Algeria does not digest the militancy of its nationals in Canada

Just back in Montreal, Samir* is still shaken by his stay in Algeria. He tells us his experience on condition of anonymity because he fears reprisals against his family.

Samir* was at Algiers airport and about to return to Canada when he was held for a very long time at customs by officers, then taken to several places for questioning. These interrogations will cause him to miss his flight home.

During the various interrogations, he is asked questions about his life, his family, but also about his activism in Canada.

They asked questions. That’s it, about the citizens’ movement. They don’t like Algerians demonstrating abroad. It’s crisp and clear. »

A quote from Samir*

Samir* does not hide it, he has been involved for years in the Algerian community in Montreal and has participated in numerous demonstrations, among other things to denounce the oppression and detention of political prisoners in Algeria.

He took part in demonstrations in recent years in Montreal to support the Hirak, the pro-democracy movement in Algeria.

After several hours of interrogation, he will finally be released.

Back in Canada, after the shock of this experience, it is a feeling of indignation that inhabits him. We are Canadians. […] I have supported peoples, I have signed petitions from the peoples of Asia. Why would I not support the Algerian people?

Kafkaesque scenarios

Two other Canadian-Algerians told us that they experienced the same scenario at Algiers airport and that they too were questioned for hours, among other things, about their civic involvement in Montreal. These two people say they have since been unable to leave Algeria.

One of them is Hadjira Belkacem. She is an educator in a family daycare center and is the founder of the Association of Muslim burial in Quebec. His association offers financial and moral support to Muslim families in Quebec who have lost a loved one.

She insists on talking to us openly.

She was held for twelve hours as she was about to take her flight back to Canada. They asked me, for the Muslim Grave Association, how the collections were made, who gives the money. These kinds of questions about financesshe explains.

The investigators tell her that a complaint has been filed against her and that she is suspected of belonging to a terrorist group and of financing it.

I said it was false information, lies. There is nothing truthful in that. »

A quote from Hadjira Belkacem

After her interrogation, and despite repeated requests to several authorities, no one confirms to her whether or not she can leave the country. She has since hired a lawyer in Algeria to try to get more information.

Hadjira Belkacem does not dare to buy a plane ticket again, for fear of being blocked once again at Algerian customs. I went to the airport two or three times, I think. […] The person at the airport said to me, “Ma’am, there’s no guarantee. You can go buy your ticket, get ready to board and be turned away. There’s no guarantee.”

Sabrina* experienced the same situation as Hadjira. Like Samir, she wishes to remain anonymous for fear of reprisals. She too has hired a lawyer to try to get an answer from the Algerian authorities: so far, she has not been told clearly whether or not she can leave Algeria.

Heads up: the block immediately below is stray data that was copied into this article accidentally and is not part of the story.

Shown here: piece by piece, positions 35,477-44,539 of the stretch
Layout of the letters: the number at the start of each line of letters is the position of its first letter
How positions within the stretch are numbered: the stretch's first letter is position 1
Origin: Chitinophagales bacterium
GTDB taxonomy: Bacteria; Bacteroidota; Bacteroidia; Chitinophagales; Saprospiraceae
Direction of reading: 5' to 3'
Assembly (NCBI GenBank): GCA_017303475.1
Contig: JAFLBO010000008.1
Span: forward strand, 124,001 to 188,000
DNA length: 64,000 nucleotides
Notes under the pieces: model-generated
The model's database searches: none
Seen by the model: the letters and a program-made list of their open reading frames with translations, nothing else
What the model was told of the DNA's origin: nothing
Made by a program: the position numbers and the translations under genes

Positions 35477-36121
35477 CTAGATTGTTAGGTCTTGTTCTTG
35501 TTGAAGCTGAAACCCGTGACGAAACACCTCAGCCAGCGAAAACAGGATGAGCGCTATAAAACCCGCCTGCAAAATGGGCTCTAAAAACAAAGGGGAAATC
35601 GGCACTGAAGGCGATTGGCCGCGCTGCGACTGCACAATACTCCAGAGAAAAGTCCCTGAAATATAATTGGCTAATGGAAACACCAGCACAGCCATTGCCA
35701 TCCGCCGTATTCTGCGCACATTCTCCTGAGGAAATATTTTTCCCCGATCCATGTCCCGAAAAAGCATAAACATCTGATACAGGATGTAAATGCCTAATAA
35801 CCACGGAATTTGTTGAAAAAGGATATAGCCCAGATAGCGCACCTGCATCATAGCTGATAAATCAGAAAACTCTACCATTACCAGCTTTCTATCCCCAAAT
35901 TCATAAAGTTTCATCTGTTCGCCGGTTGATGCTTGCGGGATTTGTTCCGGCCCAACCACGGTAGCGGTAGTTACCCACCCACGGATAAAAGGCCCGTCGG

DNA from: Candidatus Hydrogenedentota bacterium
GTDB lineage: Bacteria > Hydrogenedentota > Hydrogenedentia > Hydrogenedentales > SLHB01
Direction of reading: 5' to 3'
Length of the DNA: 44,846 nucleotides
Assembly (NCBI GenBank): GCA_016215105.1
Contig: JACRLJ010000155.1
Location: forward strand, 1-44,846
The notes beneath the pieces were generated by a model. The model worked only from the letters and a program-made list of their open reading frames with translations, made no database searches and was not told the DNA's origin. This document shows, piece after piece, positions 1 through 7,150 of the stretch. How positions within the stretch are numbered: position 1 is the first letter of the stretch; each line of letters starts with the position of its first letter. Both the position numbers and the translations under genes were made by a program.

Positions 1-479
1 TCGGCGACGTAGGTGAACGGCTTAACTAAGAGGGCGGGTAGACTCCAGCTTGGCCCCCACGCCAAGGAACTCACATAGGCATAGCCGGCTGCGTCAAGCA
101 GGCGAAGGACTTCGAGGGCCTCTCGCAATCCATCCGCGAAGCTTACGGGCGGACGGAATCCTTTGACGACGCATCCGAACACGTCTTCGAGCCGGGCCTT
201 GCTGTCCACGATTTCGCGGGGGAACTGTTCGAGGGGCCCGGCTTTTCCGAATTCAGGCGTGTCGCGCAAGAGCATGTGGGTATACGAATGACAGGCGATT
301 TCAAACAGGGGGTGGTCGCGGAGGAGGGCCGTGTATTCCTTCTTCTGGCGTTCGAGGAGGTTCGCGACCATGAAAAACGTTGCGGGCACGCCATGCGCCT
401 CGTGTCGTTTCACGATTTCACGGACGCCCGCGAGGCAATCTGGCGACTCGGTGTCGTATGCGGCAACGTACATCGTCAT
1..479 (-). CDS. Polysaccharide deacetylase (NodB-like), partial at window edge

The Canadian-Algerian Lazhar Zouaïmia

Picture: Facebook

Do we want to silence the Algerian diaspora?

Last February, a Canadian of Algerian origin, Lazhar Zouaïmia, was imprisoned in Algeria, accused of terrorism, but his family maintains that he is paying the price for his civic involvement in Montreal.

He was released on March 30 and is expected to return to Canada on April 9. Terrorism charges against him were dropped. However, he will have to appear before the Algerian court at the end of May to be tried for the offense of undermining national unity.

According to Francesco Cavatorta, professor of political science at Laval University and director of the Interdisciplinary Center for Research on Africa and the Middle East, this kind of story is neither new nor surprising. Try to see what diasporas from elsewhere do when they are abroad, it is normal for the vast majority of authoritarian countries. They need to ensure the stability of the regimehe explains.

Randomly calling out or disturbing people who are not activists by profession is a good strategy [pour le régime]he continues. Precisely because it’s random, so you never know if it’s going to be your turn to be stopped when you come home.

It’s a good strategy to ensure that people don’t get involved at all. »

A quote from Francesco Cavatorta, professor of political science at Laval University

According to him, the weight of the different diasporas has grown in recent years, thanks in part to social media. The rise of authoritarian or semi-authoritarian regimes in the past 20 years has meant that now, he points out, there is more global interest in those abroad.

A Canadian-Algerian living in Montreal also confirms this feeling within the Algerian-Canadian community. The Lazhar Zouaïmia case is a very, very serious precedent, because we say to ourselves […] if he, they arrest him, why not us? It’s more than fear. people are terrifiedshe argues.

According to her, many fear reprisals to the point of canceling trips planned in the coming months to Algeria. All those who are around me and who continue to militate within the framework of Hirak have canceled their ticketshe admits.

Global Affairs Canada says it is aware that some Canadians are said to have been detained in Algeria, or even questioned before leaving the countrywithout however revealing the number of people in this situation.

The Algerian Embassy in Ottawa and the Algerian Consulate in Montreal did not respond to our interview requests.

*The names and genders of those who testified have been changed to protect them from reprisals.

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